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The Best Moment of This Decade

Having established that this decade was ultimately extraordinarily disappointing [1], it is only fair to point that a great deal of joy was collected en route to whatever wound up befalling us. No moment in these past ten years was more joyous, to my thinking, than that which marked the gaining and absorbing of our team’s high-water accomplishment of the 2000s, the National League Championship of 2000. Adapted from a pair of previously published recollections, let’s revisit October 16 into October 17, 2000.

The finale almost felt like a formality. How had the Mets gone from edge-of-the-seat to sit-back-and-relax inside a week? These weren’t the same Cardinals who whacked us in early September. Maybe they simply couldn’t equal the majesty of the Big Met Machine.

Game Five had us in the mezzanine. I’d arranged to meet Rob outside Gate E an hour ahead of the first pitch, but we missed each other from a range of 20 feet and barely made it in for the start. That was the only gaffe of what became the single most magical night I’ve ever experienced at Shea Stadium.

Mike Hampton pitched flawlessly.

Timo and Fonzie fueled a three-run first.

Todd Zeile drove in three himself.

And the National League pennant was counted down to, out after out after out.

Matters seemed so settled that I could really notice where I was. To my left was Jason, the Mets fan I met online as if through some jock-obsessed dating service. To my right was Rob, who had worked a desk over from me for a couple of years a long time ago. I met them both when New York’s bout of Mets fever was in remission. That means that no matter how I found them, they were pure of heart. Like me, they never stopped rooting for the Mets. Rob, my friend since 1992, and Jason, my friend since 1994, were the two people with whom I hunkered down most intently during the victory drought of the early and mid-’90s. Maybe I would’ve been pals with each of them if we had met when the Mets were on the upswing, but meeting them when they weren’t made my friendship with each, on this pinnacle night, that much more meaningful.

At one point, up 6-0, Rob, Jason and I sidetracked into a discussion on a recently aired VH-1 series on what were supposed to be the greatest dance songs ever. Rob, not much of a pop culture hound, was surprised to learn “Time Warp” from Rocky Horror wasn’t No. 1. I had to break it to him that actually it wasn’t even mentioned, probably because it wasn’t actually a chart hit. This conversation took place as the Mets were lopping off out after out en route to reaching the World Series for the first time since 1986, mere innings from their fourth National League championship, the first to be clinched at Shea Stadium since 1973. And we were talking about dance songs and VH-1 and The Rocky Horror Picture Show.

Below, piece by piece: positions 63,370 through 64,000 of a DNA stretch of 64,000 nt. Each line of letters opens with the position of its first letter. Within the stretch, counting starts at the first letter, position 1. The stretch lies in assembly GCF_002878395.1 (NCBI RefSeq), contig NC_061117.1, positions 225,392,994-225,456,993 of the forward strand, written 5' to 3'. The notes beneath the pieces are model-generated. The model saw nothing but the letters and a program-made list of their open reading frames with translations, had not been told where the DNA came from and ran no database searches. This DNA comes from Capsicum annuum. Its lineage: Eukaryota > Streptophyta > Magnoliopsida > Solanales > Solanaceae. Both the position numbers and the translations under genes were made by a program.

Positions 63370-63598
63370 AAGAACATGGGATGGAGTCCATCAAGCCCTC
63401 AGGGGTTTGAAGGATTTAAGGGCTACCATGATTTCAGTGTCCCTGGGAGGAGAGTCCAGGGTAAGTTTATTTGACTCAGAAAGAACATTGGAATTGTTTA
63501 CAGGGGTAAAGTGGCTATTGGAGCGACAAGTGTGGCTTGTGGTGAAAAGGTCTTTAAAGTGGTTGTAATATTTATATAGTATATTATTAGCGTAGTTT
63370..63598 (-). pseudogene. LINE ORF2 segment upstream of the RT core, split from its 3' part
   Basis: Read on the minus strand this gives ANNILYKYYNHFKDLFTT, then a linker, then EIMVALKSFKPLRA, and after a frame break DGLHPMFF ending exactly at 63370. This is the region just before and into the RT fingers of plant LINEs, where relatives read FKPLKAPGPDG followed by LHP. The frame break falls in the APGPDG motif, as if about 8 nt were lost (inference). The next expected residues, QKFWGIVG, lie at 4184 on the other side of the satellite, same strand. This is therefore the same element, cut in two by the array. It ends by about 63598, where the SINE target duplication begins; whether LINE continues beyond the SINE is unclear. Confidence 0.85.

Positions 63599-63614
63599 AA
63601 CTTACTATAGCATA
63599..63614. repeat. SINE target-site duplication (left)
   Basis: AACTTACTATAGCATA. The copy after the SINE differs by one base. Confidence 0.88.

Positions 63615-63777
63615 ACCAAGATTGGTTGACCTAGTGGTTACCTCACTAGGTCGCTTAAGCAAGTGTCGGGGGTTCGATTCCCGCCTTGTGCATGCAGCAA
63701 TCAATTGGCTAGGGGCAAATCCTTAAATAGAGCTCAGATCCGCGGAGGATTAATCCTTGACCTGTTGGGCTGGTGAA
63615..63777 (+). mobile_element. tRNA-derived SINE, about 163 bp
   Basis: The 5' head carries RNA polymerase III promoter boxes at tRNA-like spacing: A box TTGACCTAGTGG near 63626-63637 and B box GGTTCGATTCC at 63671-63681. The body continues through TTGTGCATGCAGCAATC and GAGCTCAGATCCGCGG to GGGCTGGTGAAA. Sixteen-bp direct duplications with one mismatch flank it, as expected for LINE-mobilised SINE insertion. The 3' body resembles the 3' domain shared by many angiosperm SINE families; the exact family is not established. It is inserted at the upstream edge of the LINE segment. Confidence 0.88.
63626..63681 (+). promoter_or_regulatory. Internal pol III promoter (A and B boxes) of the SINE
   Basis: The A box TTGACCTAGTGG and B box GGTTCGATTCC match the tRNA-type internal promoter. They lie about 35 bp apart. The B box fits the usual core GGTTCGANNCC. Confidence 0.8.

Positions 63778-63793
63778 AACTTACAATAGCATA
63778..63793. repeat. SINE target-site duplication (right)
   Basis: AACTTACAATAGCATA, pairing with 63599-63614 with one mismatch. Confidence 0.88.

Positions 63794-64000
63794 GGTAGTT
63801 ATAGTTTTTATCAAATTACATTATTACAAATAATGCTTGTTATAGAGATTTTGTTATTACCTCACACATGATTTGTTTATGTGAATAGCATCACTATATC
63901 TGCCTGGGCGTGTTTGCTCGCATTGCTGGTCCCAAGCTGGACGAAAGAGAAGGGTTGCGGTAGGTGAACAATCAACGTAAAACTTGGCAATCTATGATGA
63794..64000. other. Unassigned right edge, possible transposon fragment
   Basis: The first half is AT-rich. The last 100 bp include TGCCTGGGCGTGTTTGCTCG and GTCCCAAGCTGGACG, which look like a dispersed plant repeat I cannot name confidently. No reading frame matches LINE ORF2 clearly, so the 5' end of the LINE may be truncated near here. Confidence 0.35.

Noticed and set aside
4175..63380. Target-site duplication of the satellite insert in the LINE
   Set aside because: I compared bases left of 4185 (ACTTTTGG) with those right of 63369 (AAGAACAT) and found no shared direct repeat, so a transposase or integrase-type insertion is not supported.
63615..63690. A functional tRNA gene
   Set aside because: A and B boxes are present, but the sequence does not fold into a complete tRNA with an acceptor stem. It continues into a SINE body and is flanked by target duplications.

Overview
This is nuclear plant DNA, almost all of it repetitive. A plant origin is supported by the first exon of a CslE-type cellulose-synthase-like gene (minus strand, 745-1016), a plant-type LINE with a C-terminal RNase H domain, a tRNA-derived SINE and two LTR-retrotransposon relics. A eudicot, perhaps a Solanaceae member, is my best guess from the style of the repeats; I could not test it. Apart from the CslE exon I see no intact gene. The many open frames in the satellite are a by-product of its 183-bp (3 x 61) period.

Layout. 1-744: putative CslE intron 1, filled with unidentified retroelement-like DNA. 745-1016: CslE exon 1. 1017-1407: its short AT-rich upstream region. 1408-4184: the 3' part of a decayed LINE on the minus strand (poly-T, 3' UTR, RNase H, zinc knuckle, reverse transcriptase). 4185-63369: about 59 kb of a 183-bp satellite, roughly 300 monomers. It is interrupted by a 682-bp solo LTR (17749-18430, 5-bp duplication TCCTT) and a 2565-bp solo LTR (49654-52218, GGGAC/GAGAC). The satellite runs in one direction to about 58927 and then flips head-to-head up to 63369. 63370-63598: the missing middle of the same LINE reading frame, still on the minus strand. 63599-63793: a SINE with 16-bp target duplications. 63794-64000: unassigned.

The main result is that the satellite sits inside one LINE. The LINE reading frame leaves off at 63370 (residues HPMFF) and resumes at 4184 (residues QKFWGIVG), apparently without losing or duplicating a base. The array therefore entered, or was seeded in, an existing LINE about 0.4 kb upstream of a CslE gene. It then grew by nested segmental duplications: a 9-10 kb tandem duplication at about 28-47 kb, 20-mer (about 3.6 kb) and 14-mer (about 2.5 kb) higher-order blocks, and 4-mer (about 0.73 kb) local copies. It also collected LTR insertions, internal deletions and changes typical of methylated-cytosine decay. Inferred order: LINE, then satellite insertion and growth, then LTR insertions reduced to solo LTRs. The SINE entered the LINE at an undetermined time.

It wasn’t a lengthy diversion of our attention, but there it was. The Mets were winning so big a prize so easily that three hardcore fans could drift. I love that on the night I saw the Mets achieve the most immense thing I ever saw them achieve, my friends and I were permitted to let our minds wander. Let’s do that time warp again.

When Rick Wilkins (an almost-forgotten face from one of our growing pains years) lofted a fly ball to Timo Perez in center to crown the New York Mets champions of the oldest established professional baseball league, I turned left and hugged Jason. Then I turned right and hugged Rob. It was the moment I had waited 14 years for and I was between exactly the two people I would’ve wanted had I ever thought about it.

The Mets win the pennant! The Mets win the pennant!

That’s who let the dogs out.

Gosh, we’d even surpassed my beloved 1999. Long live the new century.

They gave Hampton the MVP of the NLCS. Sure, he pitched 16 shutout innings, but it could’ve gone to Alfonzo (8 hits), Perez (8 runs) or Zeile (8 RBI). But this Mike was a good choice. When they showed the presentation on DiamondVision, a cheer went up. It would be the last time Mike Hampton would be cheered when he pitched at Shea Stadium, but we couldn’t have known that then.

Normally I would take the subway to Woodside or, depending on the vagaries of the LIRR, Penn Station to get home. But Rob had his car, so I parted ways with Jason, Emily and Danielle, my constant companions across two Octobers, and went with him. Rob had parked in the lot across Roosevelt Avenue and given the milling of the sellout crowd, we had to take a long walk to get there. We said almost nothing to each other. Rob was usually quiet. I was just mesmerized by what I was watching.

Did you see ever Avalon? In the opening scene, the old man through whose eyes the story is told is flashing back on arriving in America on the Fourth of July in 1914. In his mind, children are running through the streets of Baltimore waving sparklers. And it’s silent. That’s what the outside of Shea Stadium and Roosevelt Avenue reminded me of on Monday night, October 16, 2000. There was noise to be sure. There was honking and yelling, but it all felt like it was taking place in dreamy slow-motion. People waved instantly bought t-shirts and climbed up on light poles and were just happy. Neither Rob nor I had to say a word. The night said it all to us. The Mets had won the pennant.

When I woke up on Tuesday morning (called in sick…or joyful; can’t remember anymore), I was overcome with a revelation. We were the champions. We were the only champions. The A.L. still didn’t have a winner. So if we could stop baseball altogether — an earthquake, a wildcat strike, a well-placed bribe — we would remain the only champion of 2000. We would be No. 1.

That wasn’t going to happen, but it was a lovely thought. I paced around the house humming “We are the NationalLeagueChampions, my friend…” For 24 hours, that was all we had to be.